I cut my hair short in fifth or sixth grade (I don’t remember which).  I didn’t do it myself—that would come later.  I leafed through magazines replete with images of short hairstyles, notching page after page.  (How one can produce so many publications about so little hair I still don’t know.)  I weeded through the dog-eared pages to find the single cut I desired.  Confidently I tore the glossy page close to the binding and proudly withdrew that folded sheet from my pocket to show my school friends, before I severed my then-blonde locks, the specific version of beauty I wanted to emulate.  I sat in the chair, strands of my hair fell to the floor, and I was never blonde again.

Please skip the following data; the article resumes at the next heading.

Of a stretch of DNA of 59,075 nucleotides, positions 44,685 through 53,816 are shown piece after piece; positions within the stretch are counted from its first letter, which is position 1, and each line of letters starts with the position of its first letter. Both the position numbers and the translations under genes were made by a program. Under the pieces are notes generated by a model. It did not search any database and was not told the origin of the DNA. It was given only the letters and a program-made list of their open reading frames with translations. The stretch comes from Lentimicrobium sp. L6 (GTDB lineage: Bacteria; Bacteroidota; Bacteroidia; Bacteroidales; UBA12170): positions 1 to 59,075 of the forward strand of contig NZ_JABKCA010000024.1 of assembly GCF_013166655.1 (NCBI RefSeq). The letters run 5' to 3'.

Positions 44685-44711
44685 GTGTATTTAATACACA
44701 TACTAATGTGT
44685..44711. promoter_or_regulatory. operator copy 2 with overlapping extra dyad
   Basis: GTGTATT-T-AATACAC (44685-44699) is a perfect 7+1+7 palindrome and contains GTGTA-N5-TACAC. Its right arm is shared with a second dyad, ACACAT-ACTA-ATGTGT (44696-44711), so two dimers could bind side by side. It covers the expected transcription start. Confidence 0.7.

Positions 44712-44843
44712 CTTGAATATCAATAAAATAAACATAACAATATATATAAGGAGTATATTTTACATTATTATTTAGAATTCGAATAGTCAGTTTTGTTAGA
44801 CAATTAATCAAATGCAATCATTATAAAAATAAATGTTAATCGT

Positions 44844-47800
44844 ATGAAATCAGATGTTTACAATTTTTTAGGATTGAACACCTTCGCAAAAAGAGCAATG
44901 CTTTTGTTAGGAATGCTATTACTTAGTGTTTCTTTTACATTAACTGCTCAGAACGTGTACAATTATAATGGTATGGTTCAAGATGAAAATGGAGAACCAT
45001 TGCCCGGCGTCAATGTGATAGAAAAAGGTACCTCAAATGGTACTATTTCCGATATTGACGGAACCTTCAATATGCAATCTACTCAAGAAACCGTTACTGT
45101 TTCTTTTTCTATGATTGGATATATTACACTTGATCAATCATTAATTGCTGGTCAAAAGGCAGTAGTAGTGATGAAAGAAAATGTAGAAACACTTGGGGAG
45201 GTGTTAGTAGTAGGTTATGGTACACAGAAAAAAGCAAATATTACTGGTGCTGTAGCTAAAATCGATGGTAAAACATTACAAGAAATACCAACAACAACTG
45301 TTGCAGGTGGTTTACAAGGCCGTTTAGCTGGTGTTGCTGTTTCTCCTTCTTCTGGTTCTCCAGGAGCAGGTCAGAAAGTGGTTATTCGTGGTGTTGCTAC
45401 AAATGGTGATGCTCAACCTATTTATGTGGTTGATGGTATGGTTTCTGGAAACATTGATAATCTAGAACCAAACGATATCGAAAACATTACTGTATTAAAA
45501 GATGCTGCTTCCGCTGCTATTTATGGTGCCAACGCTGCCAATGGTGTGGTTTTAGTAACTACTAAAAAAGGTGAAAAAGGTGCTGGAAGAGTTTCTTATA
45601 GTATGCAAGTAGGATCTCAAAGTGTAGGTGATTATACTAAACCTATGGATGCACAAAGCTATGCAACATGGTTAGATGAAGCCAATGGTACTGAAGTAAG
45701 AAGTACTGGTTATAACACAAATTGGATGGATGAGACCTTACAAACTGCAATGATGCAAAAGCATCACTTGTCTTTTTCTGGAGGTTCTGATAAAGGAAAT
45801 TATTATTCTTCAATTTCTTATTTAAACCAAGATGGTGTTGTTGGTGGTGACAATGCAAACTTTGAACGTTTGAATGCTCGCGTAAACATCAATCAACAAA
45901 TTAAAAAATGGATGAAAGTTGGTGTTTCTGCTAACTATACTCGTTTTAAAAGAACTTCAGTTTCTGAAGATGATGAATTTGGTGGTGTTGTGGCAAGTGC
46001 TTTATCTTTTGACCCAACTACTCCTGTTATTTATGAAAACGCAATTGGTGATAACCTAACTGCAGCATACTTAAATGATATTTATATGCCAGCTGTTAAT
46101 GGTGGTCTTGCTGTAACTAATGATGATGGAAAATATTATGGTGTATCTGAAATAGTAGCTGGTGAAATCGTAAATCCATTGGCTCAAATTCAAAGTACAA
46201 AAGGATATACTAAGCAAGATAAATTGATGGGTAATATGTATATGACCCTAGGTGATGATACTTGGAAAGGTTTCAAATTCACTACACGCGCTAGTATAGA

A case of neither hair dye nor immaculate coloration was responsible: age had been gradually darkening my hair for years, causing my step-grandmother to ask if I’d highlighted it.  I wasn’t even ten.  The specialized knowledge of her working days probably overrode her common sense from time to time.  A few kids asked if my mom had forced me to wear my hair short and some adults commented that my mom and I looked like twins, clearly not considering how little a preteen wants to hear that she resembles someone forty years older.  But aside from those irritations, I remember feeling content with a cut just a couple of inches from my scalp and no need for hair ties.